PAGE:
Slopes are relatively gentle in northern Peru. The Andes Mountains in central Peru are higher and more rugged. The ranges of the central zone form challenging barriers to movement. In southern Peru, the character of the Andes changes to that of a high plateau region; this is the Altiplano, with vast tablelands.

Two plant communities characterize the Peruvian highlands: puna grasslands at higher elevations and a mixture of native and introduced species at lower elevations. The Puna has an abundance of forage grasses and is home to the llama, alpaca, vicuña, and guanaco, which are native to the region. In addition, several species of eucalyptus have replaced native tree species.

Mountain Climates: The Sierra exhibits various climates that vary according to latitude, elevation, local winds, and rainshadow effects. Generally, temperatures decrease as elevation increases and rainfall decreases from north to south and east to west. Snow falls in the Sierra at higher elevations; many peaks have permanent snow.

Amazonia (La Selva)

The western slopes of the Peruvian Andes merge with the forested tropical lowlands of the Amazon Basin and form the region known as Amazonia or La Selva (the jungle), which occupies more than 60% of the area of Peru. In addition, dense cloud forests are found in the zone immediately adjacent to the Andes.

The region's physiography is characterized by rolling hills and level plains extending eastward to the borders of Colombia, Brazil, and Bolivia. Elevations are uniformly low, ranging from about 1,000 m (3,300 ft) at the eastern edge of the Andes to about 80 m (206 ft) above sea level along the Amazon River at the Peru-Brazil border.

Great rivers characterize Amazonia. The Amazon River has headwaters that rise in several places in the Peruvian Andes; one of the main branches, the Ucayali, originates in southern Peru. These tributaries, including the Marañón, Huallaga, and Ucayali, flow northward in deep valleys before turning east to join the Amazon.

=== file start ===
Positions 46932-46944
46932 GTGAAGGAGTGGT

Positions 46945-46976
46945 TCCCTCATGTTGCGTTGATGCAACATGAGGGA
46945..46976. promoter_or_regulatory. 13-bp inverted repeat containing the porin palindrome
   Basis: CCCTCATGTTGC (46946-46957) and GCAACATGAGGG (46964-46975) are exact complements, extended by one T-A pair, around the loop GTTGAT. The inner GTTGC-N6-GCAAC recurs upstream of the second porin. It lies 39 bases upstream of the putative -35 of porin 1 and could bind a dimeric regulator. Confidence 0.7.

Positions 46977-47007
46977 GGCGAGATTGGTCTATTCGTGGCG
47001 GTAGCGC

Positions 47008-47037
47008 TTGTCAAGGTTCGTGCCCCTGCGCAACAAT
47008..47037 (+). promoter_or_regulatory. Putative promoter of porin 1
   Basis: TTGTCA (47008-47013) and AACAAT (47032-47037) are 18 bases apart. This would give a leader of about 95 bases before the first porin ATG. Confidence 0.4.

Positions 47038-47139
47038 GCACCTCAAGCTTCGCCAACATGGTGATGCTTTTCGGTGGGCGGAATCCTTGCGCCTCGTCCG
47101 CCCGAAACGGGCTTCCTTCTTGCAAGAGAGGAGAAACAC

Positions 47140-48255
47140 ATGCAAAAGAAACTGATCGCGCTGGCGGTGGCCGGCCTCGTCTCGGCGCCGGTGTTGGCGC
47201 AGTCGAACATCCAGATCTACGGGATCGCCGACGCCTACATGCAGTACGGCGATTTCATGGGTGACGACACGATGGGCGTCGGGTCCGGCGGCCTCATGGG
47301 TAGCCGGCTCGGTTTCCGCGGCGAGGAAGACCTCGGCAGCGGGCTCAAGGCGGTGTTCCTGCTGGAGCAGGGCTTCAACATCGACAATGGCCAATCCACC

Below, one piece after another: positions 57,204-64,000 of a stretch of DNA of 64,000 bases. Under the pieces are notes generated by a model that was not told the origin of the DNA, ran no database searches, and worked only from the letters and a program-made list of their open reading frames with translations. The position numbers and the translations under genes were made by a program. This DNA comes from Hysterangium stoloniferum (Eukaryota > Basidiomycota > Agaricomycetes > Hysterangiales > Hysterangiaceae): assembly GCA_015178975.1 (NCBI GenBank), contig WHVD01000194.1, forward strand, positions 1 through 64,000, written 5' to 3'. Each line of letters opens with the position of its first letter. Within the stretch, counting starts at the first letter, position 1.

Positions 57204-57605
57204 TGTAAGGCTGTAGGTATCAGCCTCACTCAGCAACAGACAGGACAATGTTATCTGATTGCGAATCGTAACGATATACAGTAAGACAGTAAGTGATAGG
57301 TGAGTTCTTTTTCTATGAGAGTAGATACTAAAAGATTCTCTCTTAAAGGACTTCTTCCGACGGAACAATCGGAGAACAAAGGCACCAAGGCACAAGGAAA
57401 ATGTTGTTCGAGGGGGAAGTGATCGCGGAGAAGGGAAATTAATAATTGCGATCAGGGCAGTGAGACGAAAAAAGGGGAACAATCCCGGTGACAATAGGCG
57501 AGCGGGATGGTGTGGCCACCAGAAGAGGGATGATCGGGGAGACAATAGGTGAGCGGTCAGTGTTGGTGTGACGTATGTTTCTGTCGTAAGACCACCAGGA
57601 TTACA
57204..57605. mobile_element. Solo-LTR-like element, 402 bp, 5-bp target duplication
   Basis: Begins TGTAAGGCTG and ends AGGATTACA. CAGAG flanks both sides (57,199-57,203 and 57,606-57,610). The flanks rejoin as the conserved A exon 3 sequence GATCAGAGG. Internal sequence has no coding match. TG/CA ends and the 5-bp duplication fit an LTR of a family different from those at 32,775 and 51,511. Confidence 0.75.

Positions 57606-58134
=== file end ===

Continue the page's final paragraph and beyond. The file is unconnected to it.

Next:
Heavy tropical forest growth covers the eastern slopes of the Andes and the Amazon plains. As a result, the forests have a broad assortment of hardwood and softwood species that produce various forest products. These forests and waters provide habitat for thousands of plant, insect, and animal species. Mammals of this region include the jaguar, capybara, tapir, and several monkey species. In addition, there is a vast and colorful variety of bird and fish life. Reptiles and insects are abundant.

Tropical Forest Climate: Hot, humid conditions characterize the Amazonia climate of eastern Peru. Rainfall throughout the region is high, with precipitation typical throughout the year. There is minimal seasonal temperature variation.

Topographic map of Peru

Topographic map of Peru.

Mountain Ranges

Peru hosts a diverse and awe-inspiring array of mountain ranges that form part of the more extensive Andes mountain range. These ranges stretch from north to south, shaping the country's topography and providing a home to unique ecosystems and cultural heritage.

See more: Mountain Ranges of Peru

Islands and Archipelagos

Peru is known for its diverse landscapes, including islands scattered along its Pacific coastline and lakes. While not as renowned for its islands and archipelagos as some other countries, Peru has several notable ones contributing to its biodiversity and cultural diversity.

See more: Islands and Archipelagos of Peru

Bodies of Water

Peru is blessed with many diverse bodies of water, including rivers, lakes, lagoons, gulfs, and bays. These water bodies are crucial for ecosystems and vital for sustaining livelihoods, supporting agriculture, and promoting tourism in this diverse and geographically rich country.

See more: Water Bodies of Peru

Administrative Divisions

Peru has been divided administratively into 25 regions (formerly known as departments) subdivided into provinces, except for the Lima Province, which does not belong to a region. One hundred ninety-six provinces are further subdivided into districts.

See more: Cultural Landscape of Peru

Peru physiographic map

Peru physiographic map.

Natural Regions

Peru's biodiversity can be organized into four main biomes:

  • Amazon

  • Andean Highlands

  • Drylands

  • Tropical and Subtropical Dry Broadleaf Forest

Map of Peru and its four biomes

Map of Peru and its four biomes.

Ecological Regions

The following is a list of terrestrial ecoregions in Peru, as defined by the World Wide Fund for Nature (WWF). Peru is in the Neotropical realm. Ecoregions are classified by biome type - the major global plant communities determined by rainfall and climate.

Tropical and subtropical moist broadleaf forests

Tropical and subtropical dry broadleaf forests

  • Marañón dry forests

  • Tumbes-Piura dry forests

Montane grasslands and shrublands

Deserts and xeric shrublands

Mangroves

  • Gulf of Guayaquil-Tumbes mangroves

  • Piura mangroves

Vegetation map of Peru

Vegetation map of Peru.